Okay, so here’s how it’s done (it’s actually pretty simple):

1. Click the little arrow next to the Home button to see a dropdown menu.

2. Select “Privacy Settings

3. Next to “How tags work,” hit “edit settings”

a. “Timeline review” controls whether friends are allowed to tag you in a conversation. If you enable it, you get to review all tags before they’re posted on your wall (they still can be posted elsewhere, though, so this setting doesn’t really do much for your privacy)

b. “Tag review” controls whether friends are allowed to tag you in photos. If you enable this feature, you’ll get a notification when a friend wants to tag you. You can either approve or deny the request. If you approve it, your friends and your friend’s friends can see the tag and it’ll appear on your Timeline.

c. “Tag suggestions” is Facebook’s facial recognition software. Pretty snazzy, huh? In theory, it’ll recognize you from a picture that one of your friends posted and suggest that you be tagged. You can completely turn this off if you don’t like the idea.

Sunday, April 1, 2012

Use Social Media to Find Your Next Pet

The other day, a new social media trend was brought to my attention, and the news brought a smile to my face. Many shelter dogs and cats are finding homes through social media. Isn’t that just a great use of technology? I can’t really think of anything better, except maybe for that guy who diagnosed himself with Cushing’s disease after seeing a picture on Reddit - a find that allowed him to set himself on the road to recovery.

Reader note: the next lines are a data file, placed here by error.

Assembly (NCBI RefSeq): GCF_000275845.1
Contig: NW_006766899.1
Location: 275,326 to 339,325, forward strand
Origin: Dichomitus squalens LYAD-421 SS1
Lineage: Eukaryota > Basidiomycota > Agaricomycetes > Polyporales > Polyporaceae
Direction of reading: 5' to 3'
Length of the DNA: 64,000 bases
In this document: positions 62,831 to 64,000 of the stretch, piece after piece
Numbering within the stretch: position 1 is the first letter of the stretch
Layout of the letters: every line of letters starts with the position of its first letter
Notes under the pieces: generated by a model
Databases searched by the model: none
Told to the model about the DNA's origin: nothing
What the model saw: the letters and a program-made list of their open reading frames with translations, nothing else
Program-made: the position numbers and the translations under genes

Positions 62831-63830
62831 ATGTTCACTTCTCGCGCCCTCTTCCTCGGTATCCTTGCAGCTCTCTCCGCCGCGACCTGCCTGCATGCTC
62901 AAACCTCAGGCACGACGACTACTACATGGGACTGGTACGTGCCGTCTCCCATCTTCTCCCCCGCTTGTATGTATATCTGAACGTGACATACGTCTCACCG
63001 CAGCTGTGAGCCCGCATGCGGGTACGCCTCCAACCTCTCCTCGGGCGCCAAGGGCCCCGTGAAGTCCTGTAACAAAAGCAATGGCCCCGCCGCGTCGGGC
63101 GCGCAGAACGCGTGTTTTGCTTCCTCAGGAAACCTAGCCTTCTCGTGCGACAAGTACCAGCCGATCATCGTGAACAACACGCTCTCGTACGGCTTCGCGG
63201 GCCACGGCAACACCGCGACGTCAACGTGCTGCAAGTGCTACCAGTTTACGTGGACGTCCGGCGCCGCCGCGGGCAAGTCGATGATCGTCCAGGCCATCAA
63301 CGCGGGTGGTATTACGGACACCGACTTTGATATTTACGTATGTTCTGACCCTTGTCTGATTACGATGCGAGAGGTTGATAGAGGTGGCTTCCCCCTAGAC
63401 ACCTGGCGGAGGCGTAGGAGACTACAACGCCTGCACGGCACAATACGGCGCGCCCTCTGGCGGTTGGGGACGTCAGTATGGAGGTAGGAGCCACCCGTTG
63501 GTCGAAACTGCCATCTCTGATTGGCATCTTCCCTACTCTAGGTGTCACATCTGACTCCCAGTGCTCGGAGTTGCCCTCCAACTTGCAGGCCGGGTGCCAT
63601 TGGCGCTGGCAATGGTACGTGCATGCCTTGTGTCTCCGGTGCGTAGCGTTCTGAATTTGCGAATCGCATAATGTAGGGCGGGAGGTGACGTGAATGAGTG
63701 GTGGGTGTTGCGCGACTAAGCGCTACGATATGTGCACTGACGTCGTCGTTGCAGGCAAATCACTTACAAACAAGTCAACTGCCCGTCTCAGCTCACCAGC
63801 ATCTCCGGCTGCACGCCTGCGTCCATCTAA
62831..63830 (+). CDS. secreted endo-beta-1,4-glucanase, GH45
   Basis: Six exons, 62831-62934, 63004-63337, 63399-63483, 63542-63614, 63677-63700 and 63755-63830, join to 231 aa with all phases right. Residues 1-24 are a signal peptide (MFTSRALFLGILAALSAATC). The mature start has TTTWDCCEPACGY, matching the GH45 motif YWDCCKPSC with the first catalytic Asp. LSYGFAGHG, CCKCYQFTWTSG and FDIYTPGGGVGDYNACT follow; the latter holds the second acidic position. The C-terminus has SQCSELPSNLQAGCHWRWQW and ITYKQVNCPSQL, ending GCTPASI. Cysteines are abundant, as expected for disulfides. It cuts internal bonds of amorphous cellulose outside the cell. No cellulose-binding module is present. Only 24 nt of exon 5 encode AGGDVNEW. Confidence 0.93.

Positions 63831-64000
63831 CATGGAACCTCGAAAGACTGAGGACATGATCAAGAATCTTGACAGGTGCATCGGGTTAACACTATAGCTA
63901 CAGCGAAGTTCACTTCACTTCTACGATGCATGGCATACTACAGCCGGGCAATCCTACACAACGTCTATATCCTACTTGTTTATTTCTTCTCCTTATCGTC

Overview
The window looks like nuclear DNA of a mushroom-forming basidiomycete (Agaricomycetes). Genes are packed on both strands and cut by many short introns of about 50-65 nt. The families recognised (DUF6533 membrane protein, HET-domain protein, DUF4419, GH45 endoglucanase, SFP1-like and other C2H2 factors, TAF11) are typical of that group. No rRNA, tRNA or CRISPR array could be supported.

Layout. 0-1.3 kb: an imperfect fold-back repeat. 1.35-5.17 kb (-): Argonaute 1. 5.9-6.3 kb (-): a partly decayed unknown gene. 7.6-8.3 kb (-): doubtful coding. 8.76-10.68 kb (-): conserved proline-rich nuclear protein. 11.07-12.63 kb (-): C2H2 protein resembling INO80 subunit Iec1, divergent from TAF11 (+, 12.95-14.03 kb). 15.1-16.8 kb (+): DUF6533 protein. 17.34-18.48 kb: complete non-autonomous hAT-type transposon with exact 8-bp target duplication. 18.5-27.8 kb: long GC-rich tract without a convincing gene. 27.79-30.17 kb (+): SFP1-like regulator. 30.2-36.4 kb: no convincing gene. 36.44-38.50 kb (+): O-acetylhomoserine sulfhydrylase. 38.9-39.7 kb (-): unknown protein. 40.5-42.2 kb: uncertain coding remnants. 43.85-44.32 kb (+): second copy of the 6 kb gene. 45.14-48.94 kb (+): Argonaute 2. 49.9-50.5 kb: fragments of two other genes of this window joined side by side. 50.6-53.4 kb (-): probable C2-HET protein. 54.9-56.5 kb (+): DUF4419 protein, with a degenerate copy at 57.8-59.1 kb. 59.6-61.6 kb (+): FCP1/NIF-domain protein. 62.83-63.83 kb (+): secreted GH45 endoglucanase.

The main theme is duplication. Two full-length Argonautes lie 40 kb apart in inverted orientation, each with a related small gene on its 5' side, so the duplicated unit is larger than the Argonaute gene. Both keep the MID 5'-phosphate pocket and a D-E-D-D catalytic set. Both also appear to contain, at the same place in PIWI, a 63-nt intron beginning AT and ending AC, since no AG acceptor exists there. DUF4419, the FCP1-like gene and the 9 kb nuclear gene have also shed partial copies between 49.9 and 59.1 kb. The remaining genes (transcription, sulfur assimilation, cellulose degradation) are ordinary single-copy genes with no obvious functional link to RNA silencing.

Ah, I love a good social media success story. But, this news got me thinking. Some animal shelters are doing an awesome job at using social media to their advantage, but so many others either shy away or put forth only a minute amount of effort. It’s sad really; just think about those poor little dogs and cats sitting there behind bars just waiting for someone to come in off the street and take them home. If their picture would just get posted on Facebook along with a heart-warming story, you can bet Fido will be finding his forever home very soon.

People just love to help good causes, but they don’t necessarily always go out of their way to seek out opportunities. That’s what’s so great about social media. The opportunities are passed around from person to person until it reaches one that feels the need to take action. From the pharmacy tech next door to the paleontologist in Mumbai, social media spreads awareness. We’ve seen it with KONY 2012, and now we’re seeing it with pet adoptions.

So, I guess the moral of this story is: if you come across a story about a pet who needs a home, go ahead and pass it on. And if you are ever in a situation where you need to spread awareness about a good cause, use social media.